Wildlife Wednesday on #mypubliclandsroadtrip: Baby Bird Banding in the Lathrop Bayou in Florida
Today, the #mypubliclandsroadtrip moves from the Washington D.C. area down to the Gulf Coast for some behind-the-scenes science. We first visit the Lathrop Bayou in Florida where the BLM Eastern States, Southeastern States Office celebrates a bumper crop of endangered red-cockaded woodpeckers.
“Several years ago, I learned a valuable lesson. Don’t just say “yes” to a field trip with a BLM Biologist without asking questions. This particular trip involved four states, mosquitos, no-see-ums, alligators, late night drives, midnight boat rides, and no sleep. Why did we do this? To re-locate Red-cockaded Woodpeckers from a donor site in Georgia to a BLM managed site, Lathrop Bayou, in Florida.
More than a hundred years ago, the Red-cockaded Woodpecker was a common sight in open stands of old hardwood pines throughout the southeast. Unlike most woodpeckers that are content to build their homes in a wide variety of dead tree trunks, Red-cockaded Woodpeckers are very particular about where they make their nests. This species seeks out open stands of long leaf pine which have been living for at least 80 years. But the only trees soft enough to allow the woodpeckers to carve out a nest are ones that have been infected with a disease called red-heart fungus. Over the decades, as ancient pine forests have been thinned out, the population of the Red-cockaded Woodpecker decreased. By 1970 they were on the brink of extinction. So when we found two existing clusters here, we were extremely excited. We determined that, “Lathrop Bayou has the potential to house three active, reproducing clusters of Red-cockaded Woodpeckers on its 550 acres of longleaf pine/wiregrass habitat,” said Faye Winters, BLM Wildlife Biologist.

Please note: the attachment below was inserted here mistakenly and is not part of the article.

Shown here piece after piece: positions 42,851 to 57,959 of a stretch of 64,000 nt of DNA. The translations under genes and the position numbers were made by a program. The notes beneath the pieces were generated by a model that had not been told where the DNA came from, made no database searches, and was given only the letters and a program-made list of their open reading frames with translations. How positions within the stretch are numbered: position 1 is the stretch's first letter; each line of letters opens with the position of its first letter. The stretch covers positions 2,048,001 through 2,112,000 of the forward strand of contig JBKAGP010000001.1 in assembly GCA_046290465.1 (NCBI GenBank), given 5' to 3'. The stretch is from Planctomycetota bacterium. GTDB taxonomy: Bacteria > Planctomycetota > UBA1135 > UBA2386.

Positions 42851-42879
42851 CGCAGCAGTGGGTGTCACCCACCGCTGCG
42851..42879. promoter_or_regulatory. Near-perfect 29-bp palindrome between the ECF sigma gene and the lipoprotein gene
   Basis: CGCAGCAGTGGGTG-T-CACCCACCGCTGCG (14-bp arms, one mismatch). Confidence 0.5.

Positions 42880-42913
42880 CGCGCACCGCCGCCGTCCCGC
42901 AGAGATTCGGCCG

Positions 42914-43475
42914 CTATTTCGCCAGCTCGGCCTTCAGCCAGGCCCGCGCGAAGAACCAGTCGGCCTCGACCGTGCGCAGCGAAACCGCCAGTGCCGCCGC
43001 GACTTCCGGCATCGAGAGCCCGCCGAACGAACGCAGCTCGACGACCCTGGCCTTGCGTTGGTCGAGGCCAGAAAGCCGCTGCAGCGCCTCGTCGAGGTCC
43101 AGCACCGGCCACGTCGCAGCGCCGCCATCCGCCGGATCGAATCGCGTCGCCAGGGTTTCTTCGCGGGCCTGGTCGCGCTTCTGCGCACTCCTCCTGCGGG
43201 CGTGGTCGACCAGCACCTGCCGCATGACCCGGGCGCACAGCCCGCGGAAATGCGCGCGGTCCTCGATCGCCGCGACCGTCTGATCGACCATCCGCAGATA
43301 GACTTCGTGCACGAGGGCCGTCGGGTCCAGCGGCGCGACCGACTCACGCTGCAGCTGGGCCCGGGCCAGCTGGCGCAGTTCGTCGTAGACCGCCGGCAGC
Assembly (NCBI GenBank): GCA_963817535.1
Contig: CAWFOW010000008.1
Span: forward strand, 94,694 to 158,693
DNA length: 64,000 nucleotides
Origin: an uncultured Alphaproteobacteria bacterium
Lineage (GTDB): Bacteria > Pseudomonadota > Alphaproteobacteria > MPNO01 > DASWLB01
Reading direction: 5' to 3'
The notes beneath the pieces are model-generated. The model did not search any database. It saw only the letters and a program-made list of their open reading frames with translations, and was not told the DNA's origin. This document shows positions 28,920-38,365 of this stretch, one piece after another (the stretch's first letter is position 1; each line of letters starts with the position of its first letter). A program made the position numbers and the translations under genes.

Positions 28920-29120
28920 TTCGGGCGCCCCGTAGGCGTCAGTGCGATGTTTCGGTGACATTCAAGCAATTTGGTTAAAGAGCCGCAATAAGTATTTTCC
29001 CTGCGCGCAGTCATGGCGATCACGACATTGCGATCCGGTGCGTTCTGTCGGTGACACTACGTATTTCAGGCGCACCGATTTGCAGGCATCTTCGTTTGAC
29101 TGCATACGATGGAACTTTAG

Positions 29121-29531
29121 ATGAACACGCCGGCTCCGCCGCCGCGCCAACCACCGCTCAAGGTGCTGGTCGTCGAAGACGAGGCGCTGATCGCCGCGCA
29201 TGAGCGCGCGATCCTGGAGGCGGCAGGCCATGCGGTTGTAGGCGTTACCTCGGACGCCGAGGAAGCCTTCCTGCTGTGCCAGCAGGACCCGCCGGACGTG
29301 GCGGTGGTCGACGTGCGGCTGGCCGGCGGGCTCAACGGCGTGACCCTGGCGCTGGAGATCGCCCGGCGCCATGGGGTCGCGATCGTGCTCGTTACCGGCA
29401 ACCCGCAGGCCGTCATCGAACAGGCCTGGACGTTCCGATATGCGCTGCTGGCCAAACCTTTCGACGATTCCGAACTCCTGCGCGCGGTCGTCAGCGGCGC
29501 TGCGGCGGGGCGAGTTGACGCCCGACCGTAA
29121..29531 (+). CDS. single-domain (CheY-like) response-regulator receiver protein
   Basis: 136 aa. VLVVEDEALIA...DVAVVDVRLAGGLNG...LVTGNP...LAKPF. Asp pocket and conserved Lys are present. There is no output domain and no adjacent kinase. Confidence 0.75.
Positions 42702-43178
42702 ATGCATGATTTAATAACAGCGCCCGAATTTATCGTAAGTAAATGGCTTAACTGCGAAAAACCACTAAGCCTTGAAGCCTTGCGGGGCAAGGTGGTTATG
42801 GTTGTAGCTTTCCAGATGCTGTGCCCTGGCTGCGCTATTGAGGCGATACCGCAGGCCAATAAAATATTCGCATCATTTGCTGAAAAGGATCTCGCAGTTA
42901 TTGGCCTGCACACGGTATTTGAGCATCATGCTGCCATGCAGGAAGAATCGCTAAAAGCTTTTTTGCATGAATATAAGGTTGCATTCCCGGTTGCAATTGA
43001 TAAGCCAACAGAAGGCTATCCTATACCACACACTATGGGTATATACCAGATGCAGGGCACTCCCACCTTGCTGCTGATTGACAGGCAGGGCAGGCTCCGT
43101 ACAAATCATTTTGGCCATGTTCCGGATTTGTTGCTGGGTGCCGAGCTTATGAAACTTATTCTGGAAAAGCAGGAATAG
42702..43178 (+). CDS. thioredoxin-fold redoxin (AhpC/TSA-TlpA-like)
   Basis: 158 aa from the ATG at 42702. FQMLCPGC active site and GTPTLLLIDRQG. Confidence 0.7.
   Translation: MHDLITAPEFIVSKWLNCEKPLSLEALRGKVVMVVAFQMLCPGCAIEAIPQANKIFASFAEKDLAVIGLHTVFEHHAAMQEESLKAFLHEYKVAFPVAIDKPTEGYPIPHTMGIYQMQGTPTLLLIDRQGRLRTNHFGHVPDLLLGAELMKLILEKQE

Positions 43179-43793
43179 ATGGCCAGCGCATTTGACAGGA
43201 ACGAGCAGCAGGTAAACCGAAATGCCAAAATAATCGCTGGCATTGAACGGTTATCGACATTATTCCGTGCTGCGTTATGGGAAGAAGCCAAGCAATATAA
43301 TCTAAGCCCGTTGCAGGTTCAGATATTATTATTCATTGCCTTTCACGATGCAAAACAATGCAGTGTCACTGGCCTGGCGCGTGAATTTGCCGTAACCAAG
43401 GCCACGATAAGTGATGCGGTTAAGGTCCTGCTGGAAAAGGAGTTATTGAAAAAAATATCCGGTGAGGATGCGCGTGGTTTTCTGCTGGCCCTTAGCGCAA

Working with local partners, BLM has been trying to manage and restore the endangered Red-cockaded Woodpecker population. This year really shows how our efforts have paid off. Nest checks recently completed at Lathrop Bayou documented 4 nest cavities with chicks! There have been up to three nests in previous years, but this is the first time we have ever recorded more than two nests successfully hatching. We recently documented 10 adults and 9 nestlings at the site. Two of the nests are on BLM land, and the other two are on adjacent partner managed lands. All of the chicks have been banded and an attempt will be made soon to determine their sex. This bumper crop of chicks opens the door to potentially donate a chick back to Wetappo, in Georgia, where it would be paired in a new recruitment cluster to increase genetic viability. We consider the increase in the Red-cockaded Woodpeckers at Lathrop Bayou to be a huge success, one we have worked hard for and are very proud of.”
By Shayne Banks, BLM Southeastern States Public Affairs Specialist